Latent Dynamics Networks (LDNets): learning the intrinsic dynamics of spatio-temporal processes


Computational learning
Advanced Numerical Methods for Scientific Computing
Computational Medicine for the Cardiocirculatory System
Latent Dynamics Networks (LDNets): learning the intrinsic dynamics of spatio-temporal processes
Saturday 29th April 2023
Regazzoni, F.; Pagani, S.; Salvador, M.; Dede’, L.; Quarteroni, A.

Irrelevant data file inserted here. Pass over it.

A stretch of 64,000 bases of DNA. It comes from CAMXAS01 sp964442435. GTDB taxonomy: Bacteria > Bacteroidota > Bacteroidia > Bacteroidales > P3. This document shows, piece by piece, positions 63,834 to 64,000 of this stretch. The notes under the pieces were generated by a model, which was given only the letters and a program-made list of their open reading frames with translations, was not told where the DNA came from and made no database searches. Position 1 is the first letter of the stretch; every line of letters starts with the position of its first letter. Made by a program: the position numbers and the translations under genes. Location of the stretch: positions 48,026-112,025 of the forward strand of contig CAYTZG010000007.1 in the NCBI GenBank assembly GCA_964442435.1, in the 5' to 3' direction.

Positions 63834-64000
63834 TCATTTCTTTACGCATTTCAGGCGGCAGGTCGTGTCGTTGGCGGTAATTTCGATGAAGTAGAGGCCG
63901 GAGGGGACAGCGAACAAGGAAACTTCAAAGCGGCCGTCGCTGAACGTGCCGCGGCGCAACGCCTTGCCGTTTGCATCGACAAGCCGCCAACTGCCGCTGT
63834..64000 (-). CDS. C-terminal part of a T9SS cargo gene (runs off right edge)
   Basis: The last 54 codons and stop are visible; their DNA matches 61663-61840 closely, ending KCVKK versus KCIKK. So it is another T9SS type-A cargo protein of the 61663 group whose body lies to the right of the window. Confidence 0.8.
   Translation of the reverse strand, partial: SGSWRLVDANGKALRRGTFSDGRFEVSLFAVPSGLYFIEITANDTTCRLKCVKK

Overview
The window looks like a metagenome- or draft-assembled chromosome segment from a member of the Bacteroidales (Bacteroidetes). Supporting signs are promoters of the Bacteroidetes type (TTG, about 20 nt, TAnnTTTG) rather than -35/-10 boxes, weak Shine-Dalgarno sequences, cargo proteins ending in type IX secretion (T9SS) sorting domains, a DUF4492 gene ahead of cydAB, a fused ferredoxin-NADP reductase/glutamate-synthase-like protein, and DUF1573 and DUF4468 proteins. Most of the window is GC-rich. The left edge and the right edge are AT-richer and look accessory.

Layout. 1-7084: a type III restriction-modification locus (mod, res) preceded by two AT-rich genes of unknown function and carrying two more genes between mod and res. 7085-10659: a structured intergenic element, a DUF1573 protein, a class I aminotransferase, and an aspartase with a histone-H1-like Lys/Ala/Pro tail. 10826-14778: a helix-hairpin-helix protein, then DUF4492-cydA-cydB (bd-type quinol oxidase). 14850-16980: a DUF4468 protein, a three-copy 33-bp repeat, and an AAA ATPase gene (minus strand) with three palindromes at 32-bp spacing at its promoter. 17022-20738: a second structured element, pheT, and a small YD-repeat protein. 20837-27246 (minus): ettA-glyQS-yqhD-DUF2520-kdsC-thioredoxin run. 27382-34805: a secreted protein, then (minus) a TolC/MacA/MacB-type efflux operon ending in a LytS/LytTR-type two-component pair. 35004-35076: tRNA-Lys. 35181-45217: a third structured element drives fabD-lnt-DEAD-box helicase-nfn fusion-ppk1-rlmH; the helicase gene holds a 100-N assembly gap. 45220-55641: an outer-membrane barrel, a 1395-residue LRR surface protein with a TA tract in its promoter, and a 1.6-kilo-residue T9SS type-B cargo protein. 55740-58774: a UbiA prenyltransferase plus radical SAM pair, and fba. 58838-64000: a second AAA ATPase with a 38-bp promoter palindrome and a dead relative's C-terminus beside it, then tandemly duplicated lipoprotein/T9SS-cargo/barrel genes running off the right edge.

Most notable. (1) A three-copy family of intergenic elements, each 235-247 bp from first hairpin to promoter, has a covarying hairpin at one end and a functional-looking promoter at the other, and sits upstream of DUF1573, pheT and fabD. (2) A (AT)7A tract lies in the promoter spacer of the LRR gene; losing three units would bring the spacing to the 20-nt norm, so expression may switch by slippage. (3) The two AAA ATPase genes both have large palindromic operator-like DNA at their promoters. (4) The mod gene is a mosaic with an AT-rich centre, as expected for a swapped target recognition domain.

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Predicting the evolution of systems that exhibit spatio-temporal dynamics in response to external stimuli is a key enabling technology fostering scientific innovation. Traditional equations-based approaches leverage first principles to yield predictions through the numerical approximation of high-dimensional systems of differential equations, thus calling for large-scale parallel computing platforms and requiring large computational costs. Data-driven approaches, instead, enable the description of systems evolution in low-dimensional latent spaces, by leveraging dimensionality reduction and deep learning algorithms. We propose a novel architecture, named Latent Dynamics Network (LDNet), which is able to discover low-dimensional intrinsic dynamics of possibly non-Markovian dynamical systems, thus predicting the time evolution of space-dependent fields in response to external inputs. Unlike popular approaches, in which the latent representation of the solution manifold is learned by means of auto-encoders that map a high-dimensional discretization of the system state into itself, LDNets automatically discover a low-dimensional manifold while learning the latent dynamics, without ever operating in the high-dimensional space. Furthermore, LDNets are meshless algorithms that do not reconstruct the output on a predetermined grid of points, but rather at any point of the domain, thus enabling weight-sharing across query-points. These features make LDNets lightweight and easy-to-train, with excellent accuracy and generalization properties, even in time-extrapolation regimes. We validate our method on several test cases and we show that, for a challenging highly-nonlinear problem, LDNets outperform state-of-the-art methods in terms of accuracy (normalized error 5 times smaller), by employing a dramatically smaller number of trainable parameters (more than 10 times fewer).